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An Advisor Walks into an RIA

The flow of Wealth Management Advisors moving from large financial institutions and wirehouses to RIAs continues and doesn’t appear to be slowing down. This move is attractive to the Advisor for a variety of reasons, including an increased level of independence and the ability to focus more on their clients’ best interests and not just the source of greatest commissions. Often they find greater satisfaction in the relationships they’re able to build in this new environment.

The RIA gains more than just a book of business when the new Advisor joins the firm. A new Advisor fuels growth by bringing some of the business development ideas that have brought them previous success and allow them to continue cultivating and refining their client roster to capitalize on the firm’s strengths.

RIAs are positioning themselves to attract talent from these channels by expanding their service offerings and developing new business models that offer a customizable approach to Advisors seeking a more entrepreneurial environment. Identifying Advisors that fit well with the culture and values of the firm is important.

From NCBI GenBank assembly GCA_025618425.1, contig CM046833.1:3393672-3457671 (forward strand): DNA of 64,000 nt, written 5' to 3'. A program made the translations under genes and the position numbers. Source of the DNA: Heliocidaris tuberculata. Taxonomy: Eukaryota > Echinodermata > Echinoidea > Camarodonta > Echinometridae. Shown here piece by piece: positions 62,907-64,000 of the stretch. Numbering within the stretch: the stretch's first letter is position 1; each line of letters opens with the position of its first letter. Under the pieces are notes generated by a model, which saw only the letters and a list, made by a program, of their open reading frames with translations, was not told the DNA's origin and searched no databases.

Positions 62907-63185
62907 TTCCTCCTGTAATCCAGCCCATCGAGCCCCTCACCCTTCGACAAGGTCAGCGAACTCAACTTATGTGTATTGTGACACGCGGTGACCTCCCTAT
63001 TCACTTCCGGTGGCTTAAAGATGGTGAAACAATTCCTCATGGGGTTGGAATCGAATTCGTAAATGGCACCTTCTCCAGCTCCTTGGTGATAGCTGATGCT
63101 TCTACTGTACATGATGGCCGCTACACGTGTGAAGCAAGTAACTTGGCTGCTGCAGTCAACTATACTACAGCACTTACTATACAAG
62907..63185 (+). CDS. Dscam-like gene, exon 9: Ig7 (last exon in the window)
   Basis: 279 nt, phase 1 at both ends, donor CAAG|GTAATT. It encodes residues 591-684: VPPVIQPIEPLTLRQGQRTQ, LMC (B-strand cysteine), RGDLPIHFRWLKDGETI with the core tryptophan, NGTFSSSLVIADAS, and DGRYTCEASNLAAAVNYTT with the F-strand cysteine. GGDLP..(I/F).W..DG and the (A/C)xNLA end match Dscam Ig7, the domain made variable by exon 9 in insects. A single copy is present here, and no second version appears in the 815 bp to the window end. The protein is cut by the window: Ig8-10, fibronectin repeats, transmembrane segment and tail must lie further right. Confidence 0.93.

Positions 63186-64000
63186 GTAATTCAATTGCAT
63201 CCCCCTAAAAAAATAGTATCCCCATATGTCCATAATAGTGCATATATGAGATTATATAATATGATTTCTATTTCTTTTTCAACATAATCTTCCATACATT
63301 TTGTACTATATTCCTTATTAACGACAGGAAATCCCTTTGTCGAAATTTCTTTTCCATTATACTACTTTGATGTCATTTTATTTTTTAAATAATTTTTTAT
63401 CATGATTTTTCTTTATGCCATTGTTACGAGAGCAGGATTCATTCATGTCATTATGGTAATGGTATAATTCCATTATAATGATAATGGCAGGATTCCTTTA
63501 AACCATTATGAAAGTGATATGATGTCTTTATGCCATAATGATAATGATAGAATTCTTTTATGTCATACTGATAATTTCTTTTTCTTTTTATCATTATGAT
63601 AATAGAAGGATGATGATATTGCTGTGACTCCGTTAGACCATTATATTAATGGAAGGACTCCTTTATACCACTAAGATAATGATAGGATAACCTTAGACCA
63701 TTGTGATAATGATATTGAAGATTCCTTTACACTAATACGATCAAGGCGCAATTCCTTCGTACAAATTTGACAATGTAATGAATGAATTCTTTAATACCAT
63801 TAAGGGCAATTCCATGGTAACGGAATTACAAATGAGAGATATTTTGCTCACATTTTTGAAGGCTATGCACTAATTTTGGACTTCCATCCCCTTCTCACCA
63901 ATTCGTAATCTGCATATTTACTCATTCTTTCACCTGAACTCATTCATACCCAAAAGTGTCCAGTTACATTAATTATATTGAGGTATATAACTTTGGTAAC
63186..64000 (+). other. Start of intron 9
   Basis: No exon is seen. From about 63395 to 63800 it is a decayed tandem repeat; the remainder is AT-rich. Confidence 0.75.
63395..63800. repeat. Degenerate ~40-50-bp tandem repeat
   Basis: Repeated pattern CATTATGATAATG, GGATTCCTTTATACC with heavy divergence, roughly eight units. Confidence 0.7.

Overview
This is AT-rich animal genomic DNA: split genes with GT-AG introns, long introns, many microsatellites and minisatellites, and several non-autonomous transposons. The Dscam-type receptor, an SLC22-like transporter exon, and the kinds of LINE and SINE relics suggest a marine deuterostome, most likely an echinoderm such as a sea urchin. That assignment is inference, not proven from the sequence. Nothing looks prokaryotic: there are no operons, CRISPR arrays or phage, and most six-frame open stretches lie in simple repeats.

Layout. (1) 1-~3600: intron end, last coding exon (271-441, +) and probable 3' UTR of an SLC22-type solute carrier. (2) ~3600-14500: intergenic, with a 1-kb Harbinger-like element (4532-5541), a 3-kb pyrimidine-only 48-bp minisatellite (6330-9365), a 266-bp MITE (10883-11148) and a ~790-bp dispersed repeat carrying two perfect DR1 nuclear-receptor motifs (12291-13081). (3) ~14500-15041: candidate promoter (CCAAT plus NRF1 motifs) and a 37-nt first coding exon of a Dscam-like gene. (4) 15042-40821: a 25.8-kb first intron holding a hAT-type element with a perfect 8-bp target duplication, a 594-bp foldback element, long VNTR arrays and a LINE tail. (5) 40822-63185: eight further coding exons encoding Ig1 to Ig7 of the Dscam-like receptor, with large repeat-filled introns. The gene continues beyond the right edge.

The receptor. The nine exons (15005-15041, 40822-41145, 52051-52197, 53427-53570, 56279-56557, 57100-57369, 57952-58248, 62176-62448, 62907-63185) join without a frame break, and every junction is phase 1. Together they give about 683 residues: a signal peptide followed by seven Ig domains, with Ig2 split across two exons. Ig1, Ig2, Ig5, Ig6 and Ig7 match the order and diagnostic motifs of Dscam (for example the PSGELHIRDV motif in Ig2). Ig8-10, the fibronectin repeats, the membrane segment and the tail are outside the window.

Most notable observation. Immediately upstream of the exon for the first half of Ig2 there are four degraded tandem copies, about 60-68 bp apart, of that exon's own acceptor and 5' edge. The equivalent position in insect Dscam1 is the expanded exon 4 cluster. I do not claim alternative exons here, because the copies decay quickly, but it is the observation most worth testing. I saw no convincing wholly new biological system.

“We’re seeing very lengthy interview processes that span several months,” notes Jai Maw of The Judson Group. “This gives both the firm and the Advisor ample time to understand the personality and culture fit and to craft the right role that meets the needs of both parties.”

Despite the lengthy exploration and interview process, the transition can still be difficult both for the Advisor and the current team at the firm. RIAs operate quite differently than the larger institutions and wirehouses. While Advisors are attracted by the independence, they’re sometimes put off by the established systems and processes.  To best ensure a smooth transition, the RIA must enter the relationship with an open mind and be willing to make some changes. After all, they’re bringing in someone with outside experience and fresh ideas for a reason. Additionally, the Advisor must exercise patience to understand that change can be challenging for an organization of any size.

“The key is to maintain open communication,” adds Hunter Judson, Jr. of The Judson Group. “In the past some of my clients and candidates have worked through me to facilitate the conversation and best understand each party’s point of view.” The negotiation doesn’t end with offer acceptance, rather it continues through onboarding and is an essential part of acclimating a new Advisor into the firm.

For additional discussion on this topic, please reach out to Hunter Judson, Jr. or Jai Maw.

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